The same porosity that makes SLS prints excellent for dyeing also compromises their structural integrity. Although SLS prints have a comparable tensile strength compared to SLA prints, they are much less flexible and can undergo less deformation before failure. For this reason, SLS prints are best used as proof-of-concept prototypes and not as functional parts.
2. Prone to shrinkage and warping
Much like SLA and FDM, SLS prints are also prone to warping and shrinkage. The nylon powder needs to be subjected to elevated temperatures to enable sintering, which means that the printed object will undergo a cooling process almost immediately after the solid layer has formed. As the print cools, it contracts or shrinks in all directions which can lead to a dimensionally inaccurate product. The stress due to the contraction can also accumulate in certain parts of the print, particularly in sharp edges and corners, resulting in these parts getting warped or distorted.
Unlike in FDM printing, there is no intervention or modification of the SLS printing process that can be done to reduce warping. Shrinkage will inevitably happen at a rate between 3% to 4%. This needs to be considered in the design phase by adjusting the volume of the model accordingly.
Warping can be reduced by avoiding or reducing the volume of flat areas in the design. Cutouts can also be integrated into the design that can absorb some of the stress caused by absorption without distorting the rest of the print.
One of the most bothersome parts of the SLS printing process comes when the part has been built and cooled – the cleaning process. When you retrieve the printed part from the powder fin, it will typically be hidden inside a firm block of the unused powder. You will have to break apart this block of powder and clean off the excess powder from the printed part using compressed air.
This is not much of a problem for industrial-scale SLS printers that typically come with specially designed cleaning chambers that have airtight enclosures and an inlet for compressed air. Desktop-scale SLS printers may not be as fortunate. As you can imagine, having such a cleaning chamber will likely translate to increasing the cost of an already expensive printer. However, trying to post-process an SLS print without a cleaning chamber is a nightmare. The powder is very hard to control and will just get everywhere. Aside from the mess in your garage or workshop, the loose nylon powder is also a respiratory hazard which you’ll need to protect yourself from.
4. Produces a lot of waste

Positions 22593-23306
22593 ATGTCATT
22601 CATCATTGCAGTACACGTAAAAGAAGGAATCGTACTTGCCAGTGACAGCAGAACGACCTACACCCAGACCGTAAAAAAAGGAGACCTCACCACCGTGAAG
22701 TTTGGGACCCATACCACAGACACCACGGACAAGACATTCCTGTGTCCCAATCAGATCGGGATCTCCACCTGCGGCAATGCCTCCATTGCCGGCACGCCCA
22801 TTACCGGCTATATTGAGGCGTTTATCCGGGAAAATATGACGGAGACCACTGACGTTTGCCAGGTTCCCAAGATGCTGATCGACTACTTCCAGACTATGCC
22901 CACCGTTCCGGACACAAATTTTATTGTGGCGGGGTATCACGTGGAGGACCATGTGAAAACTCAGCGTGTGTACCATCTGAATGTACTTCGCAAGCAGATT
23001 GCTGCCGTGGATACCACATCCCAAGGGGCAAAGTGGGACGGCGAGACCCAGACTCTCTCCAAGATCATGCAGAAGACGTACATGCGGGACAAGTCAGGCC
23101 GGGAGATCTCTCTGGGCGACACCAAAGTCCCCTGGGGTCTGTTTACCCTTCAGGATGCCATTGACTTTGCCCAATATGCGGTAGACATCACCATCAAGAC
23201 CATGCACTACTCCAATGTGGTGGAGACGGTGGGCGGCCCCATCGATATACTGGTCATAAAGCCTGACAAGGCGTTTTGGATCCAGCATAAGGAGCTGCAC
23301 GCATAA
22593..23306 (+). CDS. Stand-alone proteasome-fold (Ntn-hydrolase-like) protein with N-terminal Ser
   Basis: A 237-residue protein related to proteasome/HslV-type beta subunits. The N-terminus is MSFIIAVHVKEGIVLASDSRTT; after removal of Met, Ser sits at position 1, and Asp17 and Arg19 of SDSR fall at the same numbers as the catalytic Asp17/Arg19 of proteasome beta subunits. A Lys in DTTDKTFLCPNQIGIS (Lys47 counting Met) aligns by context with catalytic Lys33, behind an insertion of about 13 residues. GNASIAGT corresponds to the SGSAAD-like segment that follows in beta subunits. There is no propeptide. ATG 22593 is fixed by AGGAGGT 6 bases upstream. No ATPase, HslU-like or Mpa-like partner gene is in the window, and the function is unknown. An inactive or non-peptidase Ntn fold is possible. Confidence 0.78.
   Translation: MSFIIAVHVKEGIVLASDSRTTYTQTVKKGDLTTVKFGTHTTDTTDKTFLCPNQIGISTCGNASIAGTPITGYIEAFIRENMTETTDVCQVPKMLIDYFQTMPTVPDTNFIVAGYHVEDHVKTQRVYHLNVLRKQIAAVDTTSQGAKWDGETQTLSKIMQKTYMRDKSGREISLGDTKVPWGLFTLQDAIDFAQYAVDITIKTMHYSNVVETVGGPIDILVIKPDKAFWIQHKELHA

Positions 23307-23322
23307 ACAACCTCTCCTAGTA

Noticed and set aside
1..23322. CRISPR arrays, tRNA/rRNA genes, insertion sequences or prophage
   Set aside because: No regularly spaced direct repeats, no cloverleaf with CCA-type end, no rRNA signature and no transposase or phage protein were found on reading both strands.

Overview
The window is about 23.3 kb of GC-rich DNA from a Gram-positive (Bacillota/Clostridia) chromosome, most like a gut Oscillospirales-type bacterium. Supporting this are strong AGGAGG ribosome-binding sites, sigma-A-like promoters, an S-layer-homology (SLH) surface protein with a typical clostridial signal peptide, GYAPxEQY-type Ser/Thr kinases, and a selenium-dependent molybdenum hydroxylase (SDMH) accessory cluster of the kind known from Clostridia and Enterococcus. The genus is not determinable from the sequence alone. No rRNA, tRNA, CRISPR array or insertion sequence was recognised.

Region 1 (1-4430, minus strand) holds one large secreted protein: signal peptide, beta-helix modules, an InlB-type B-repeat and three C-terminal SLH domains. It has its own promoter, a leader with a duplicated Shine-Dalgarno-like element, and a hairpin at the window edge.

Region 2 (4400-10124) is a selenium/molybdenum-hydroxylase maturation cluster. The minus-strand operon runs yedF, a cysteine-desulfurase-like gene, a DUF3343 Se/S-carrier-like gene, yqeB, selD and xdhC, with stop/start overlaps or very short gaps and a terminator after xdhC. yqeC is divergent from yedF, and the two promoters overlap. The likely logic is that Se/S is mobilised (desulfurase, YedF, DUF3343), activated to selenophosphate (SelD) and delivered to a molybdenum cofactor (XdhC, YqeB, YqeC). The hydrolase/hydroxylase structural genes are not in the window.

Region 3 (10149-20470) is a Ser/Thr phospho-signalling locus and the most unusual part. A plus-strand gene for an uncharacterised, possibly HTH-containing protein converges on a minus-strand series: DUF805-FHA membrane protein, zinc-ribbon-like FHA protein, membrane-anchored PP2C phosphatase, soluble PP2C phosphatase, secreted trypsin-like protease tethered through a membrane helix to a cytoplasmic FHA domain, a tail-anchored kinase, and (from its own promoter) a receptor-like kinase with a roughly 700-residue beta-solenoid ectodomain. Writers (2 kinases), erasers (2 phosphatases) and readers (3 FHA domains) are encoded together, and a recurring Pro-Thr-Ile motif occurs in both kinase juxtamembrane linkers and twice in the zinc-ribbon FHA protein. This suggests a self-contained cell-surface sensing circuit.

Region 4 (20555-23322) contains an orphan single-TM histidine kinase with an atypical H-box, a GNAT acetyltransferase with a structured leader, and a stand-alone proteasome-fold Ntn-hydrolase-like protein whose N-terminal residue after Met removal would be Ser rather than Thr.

In some ways, SLA printing looks similar to SLS printing. Instead of nylon powder, SLA printing uses a liquid resin solution that is polymerized by a beam of ultraviolet light. Although the liquid resin that SLA uses is a bit expensive, the silver lining is that any remaining resin can still be reused.
This is not the case for SLS. As we have mentioned, the powder inside the build chamber needs to be pre-heated so that it can be sintered with just the slightest exposure to the laser. This preheating step is enough to compromise the quality of the powder. Based on experience, an SLS print made using 100% recycled powder comes out so brittle that it can fall apart with just the slightest pressure.
Most SLS printing experts recommend using only a maximum of 50% recycled powder. Since you will always end up with a portion of unused powder with every single print, you will inevitably accumulate so much unused nylon powder that you’ll need to throw some out. With this single detail, SLS printing already generates much more waste compared to FDM and SLA.
Ultimately, the most significant factor that is preventing SLS printing from becoming mainstream technology is its cost. While it’s possible to get a high-quality FDM printer for less than $500 and a beginner SLA printer for less than $1000, a desktop-scale SLS printer will set you back at least $5,000.
The SIntratec Kit, which sells for a little more than $5,300, is a very basic SLS printer that is capable of a modest 100 mm x 100 mm x 100 mm build volume. Scaling up will bring you closer to the $10,000-mark, which coincides with the price of the popular Formlabs Fuse 1. Premium desktop-scale SLS printers can even cost as much as $40,000.
With such a price range, it’s no wonder that SLS printing has not picked up among the desktop 3D printing community. SLS printing is simply not the kind of thing that you can go into out of pure curiosity or as a hobby.
Is SLS the future of 3D printing?
3D printing using SLS technology is a long-established method that is still heavily used in the field of rapid prototyping. It’s fast, reliable, and has a good economy of scale. It’s also quite flexible – it can be used to create custom parts made from metals, plastics, ceramics, and several composite materials. Although our discussion has focused on using nylon powder, other plastic powders such as TPU and nylon composites can also be used. However, the use of SLS printing technology has remained limited to industrial or commercial scenarios.
There have been a lot of efforts in recent years to bring SLS printing technology to the desktop or benchtop-scale market. Although the results of these efforts have been quite impressive, the SLS printers are still a bit too expensive to be viable for casual 3D printing hobbyists.
SLS printing is also inherently more complex than FDM and SLA. Working with the powder raw material is messy and can even be hazardous if the proper precautions are not put in place. The limited recyclability of the powder is problematic, as it makes SLS technology a more wasteful alternative. This has become a more relevant issue in today’s market where consumers put a premium towards products that sustainable and more environmentally friendly.
In conclusion, we think that SLS printing still has a long way to go before it can be adopted by the market of desktop-scale 3D printing professionals or hobbyists. The capital investment for an SLS printer is simply too high, as are the associated costs for a powdered raw material that cannot be recycled fully. The messy and complex nature of post-processing SLS prints is also off-putting for a lot of people.
For now, it may be enough that SLS printing technology remains relevant at an industrial scale. It certainly fills a unique niche as an extremely versatile method that can work for a huge variety of materials. We look forward to an age when small-scale SLS printers become more easily accessible and affordable – you can bet we will be first in line for them.